There were plenty of disappointed Mavericks fans in the summer of 2018 when Seth Curry made a quiet exit from Dallas and headed to the Western Conference runner-up Portland Trail Blazers. After showing out in the 2016-17 season for the downtrodden Mavs, Curry spent the next season rehabbing a leg injury in Dallas, then went west on a bargain deal to prove he could be healthy and an able contributor.
In a limited role on a contending team, Curry played an important role in 74 games in Portland while shooting an eye-popping 45 percent from three. There was little need for Curry to do much more than hit threes, a job he did admirably.
Now back in Dallas, Curry gets a bump in responsibility (and pay) as the Mavericks will badly need reliable shooting and a secondary playmaker if they want to be taken seriously in a stacked Western Conference.
In his first three seasons bouncing around in the league, Curry was busy proving he could be both reliable and durable. The durability might still be in question (though last season can ease some concern), but there should be no doubt that he’s a knockdown shooter.
Now the question for Curry is how he responds to a larger role. Make no mistake, the Mavericks will be looking to Curry to fill a sizable role as scorer and playmaker — whether it be alongside Luka Doncic as his kickout man or as primary playmaker when Doncic is on the bench.
It’s a role that not that long ago the Mavericks thought he could play alongside a rookie Dennis Smith Jr. Now, however, Curry gets to fill that spot surrounded by Doncic and Kristaps Porzingis.
Rick Carlisle’s greatest ability is squeezing the most out of every role player or reclamation project at his disposal. Is it possible for Curry to grow into the Mavericks’ number three option under Carlisle’s wizardry?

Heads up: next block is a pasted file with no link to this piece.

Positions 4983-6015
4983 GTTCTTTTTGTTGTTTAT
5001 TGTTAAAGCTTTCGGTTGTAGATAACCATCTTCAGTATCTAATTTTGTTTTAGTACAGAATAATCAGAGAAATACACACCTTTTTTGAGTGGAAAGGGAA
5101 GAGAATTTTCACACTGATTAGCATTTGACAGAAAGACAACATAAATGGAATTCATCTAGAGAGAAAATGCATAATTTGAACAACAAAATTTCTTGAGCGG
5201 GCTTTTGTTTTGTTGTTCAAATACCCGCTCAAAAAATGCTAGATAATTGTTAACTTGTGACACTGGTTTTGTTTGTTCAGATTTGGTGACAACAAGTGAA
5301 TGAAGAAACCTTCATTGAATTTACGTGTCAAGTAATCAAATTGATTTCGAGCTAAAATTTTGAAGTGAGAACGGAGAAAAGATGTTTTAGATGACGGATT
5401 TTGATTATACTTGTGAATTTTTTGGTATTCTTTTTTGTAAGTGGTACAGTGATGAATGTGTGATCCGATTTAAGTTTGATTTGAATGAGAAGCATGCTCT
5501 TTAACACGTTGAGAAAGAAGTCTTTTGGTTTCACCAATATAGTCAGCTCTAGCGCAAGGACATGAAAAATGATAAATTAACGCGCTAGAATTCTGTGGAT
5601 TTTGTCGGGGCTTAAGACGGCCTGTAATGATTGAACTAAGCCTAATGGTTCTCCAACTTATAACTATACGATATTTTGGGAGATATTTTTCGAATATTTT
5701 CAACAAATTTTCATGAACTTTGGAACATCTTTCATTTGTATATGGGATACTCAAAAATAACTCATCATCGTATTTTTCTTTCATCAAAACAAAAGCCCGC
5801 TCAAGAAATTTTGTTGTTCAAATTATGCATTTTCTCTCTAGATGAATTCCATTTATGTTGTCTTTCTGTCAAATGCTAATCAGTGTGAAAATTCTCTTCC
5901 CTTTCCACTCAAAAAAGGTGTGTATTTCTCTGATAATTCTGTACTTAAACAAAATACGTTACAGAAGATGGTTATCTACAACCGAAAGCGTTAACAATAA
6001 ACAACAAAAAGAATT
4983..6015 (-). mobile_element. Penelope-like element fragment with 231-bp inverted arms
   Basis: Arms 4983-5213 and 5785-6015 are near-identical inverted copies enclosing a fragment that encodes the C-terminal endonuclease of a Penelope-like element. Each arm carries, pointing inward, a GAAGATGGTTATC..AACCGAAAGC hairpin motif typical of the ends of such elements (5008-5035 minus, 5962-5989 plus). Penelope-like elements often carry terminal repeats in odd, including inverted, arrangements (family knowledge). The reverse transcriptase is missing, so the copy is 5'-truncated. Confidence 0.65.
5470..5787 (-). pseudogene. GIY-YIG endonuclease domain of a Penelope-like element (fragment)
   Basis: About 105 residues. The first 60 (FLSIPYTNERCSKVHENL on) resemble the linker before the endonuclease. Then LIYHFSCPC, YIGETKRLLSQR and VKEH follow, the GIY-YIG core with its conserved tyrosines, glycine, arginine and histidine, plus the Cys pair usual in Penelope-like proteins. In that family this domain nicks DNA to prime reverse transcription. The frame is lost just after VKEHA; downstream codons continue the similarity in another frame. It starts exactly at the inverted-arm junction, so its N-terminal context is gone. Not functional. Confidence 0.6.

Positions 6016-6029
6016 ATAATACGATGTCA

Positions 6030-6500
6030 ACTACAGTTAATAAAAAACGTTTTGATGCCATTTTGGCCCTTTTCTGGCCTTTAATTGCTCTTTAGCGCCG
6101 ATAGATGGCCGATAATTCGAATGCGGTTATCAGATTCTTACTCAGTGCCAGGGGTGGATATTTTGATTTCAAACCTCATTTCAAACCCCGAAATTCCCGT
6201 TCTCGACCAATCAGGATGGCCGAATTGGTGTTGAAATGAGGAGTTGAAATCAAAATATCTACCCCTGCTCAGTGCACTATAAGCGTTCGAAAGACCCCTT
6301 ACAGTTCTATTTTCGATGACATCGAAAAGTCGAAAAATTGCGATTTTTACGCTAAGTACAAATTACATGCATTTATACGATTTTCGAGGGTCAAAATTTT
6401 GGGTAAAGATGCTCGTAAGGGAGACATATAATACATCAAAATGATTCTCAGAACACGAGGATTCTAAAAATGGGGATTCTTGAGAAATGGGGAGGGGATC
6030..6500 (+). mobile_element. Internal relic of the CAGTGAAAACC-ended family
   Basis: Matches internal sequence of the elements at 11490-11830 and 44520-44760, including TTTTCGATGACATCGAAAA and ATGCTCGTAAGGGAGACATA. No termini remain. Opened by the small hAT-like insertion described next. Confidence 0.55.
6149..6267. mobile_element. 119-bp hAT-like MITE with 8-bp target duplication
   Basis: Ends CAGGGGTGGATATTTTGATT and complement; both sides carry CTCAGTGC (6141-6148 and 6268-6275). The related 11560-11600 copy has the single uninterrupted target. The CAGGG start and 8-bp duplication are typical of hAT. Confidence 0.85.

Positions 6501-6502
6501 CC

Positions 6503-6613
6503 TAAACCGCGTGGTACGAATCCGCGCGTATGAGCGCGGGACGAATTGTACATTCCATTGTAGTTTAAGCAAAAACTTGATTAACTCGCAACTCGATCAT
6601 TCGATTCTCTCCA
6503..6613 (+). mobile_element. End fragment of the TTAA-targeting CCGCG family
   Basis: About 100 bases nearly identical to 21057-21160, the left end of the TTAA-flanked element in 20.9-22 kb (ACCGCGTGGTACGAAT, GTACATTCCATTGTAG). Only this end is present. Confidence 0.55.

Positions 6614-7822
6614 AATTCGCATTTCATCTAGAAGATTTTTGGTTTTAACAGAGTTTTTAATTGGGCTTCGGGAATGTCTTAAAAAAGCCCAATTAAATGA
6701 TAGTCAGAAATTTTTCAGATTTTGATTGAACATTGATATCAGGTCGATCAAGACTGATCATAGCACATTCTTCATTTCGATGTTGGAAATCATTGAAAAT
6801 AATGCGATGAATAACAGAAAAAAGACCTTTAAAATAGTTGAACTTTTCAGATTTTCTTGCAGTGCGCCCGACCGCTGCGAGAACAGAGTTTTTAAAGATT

Best case scenario
Over his last three seasons Curry has shot 44 percent from three, on almost 700 attempts: an impressive feat the Mavs will need him to repeat. I personally would like to see Curry start the season as the Mavericks’ Sixth Man. Playing a pseudo-Jason Terry role — the offensive spark plug off the bench that’s also featured in a closing lineup — seems to be an ideal role for Curry. The Mavericks will need reliable shooting off the bench, and he is perhaps their most reliable.
The Curry-as-starter argument is also valid. Rick Carlisle needs to surround Doncic with shooters — or another way to look at it is that the Mavericks need to have their five best players on the floor.
Either way, Curry should average closer to 30 minutes per game (he averaged 29 minutes in his last stint in Dallas). If he can maintain his shooting consistency, while averaging somewhere between 12 to 15 points per game and tacking on three or four assists, the Mavericks are in a good spot.
He also needs to stay healthy. In his last two healthy seasons he appeared in 70 and 74 games. Curry has to match that to fulfill the role the Mavericks have in mind for him.
Worst case scenario
At this point, the two things that could make this season turn sour for Curry is if he can’t stay healthy and if he can’t step up into a primary option in Dallas. Seth Curry makes too much sense in Carlisle’s system, makes too much sense playing off of Luka Doncic’s skip passes (he shot nearly 50 percent on catch-and-shoot threes last season) for him not to be valuable.
But if he plays fewer than 70 games? That’s a disappointment. What if he’s unable to take on greater responsibility? That would be a let down. The latter might be asking a lot. But this is the spot the Mavericks are in: asking their best role players to take large steps forward. If all the potential and optimism from Curry’s last healthy season in Dallas can carry over, the Mavericks may have gotten a steal this summer.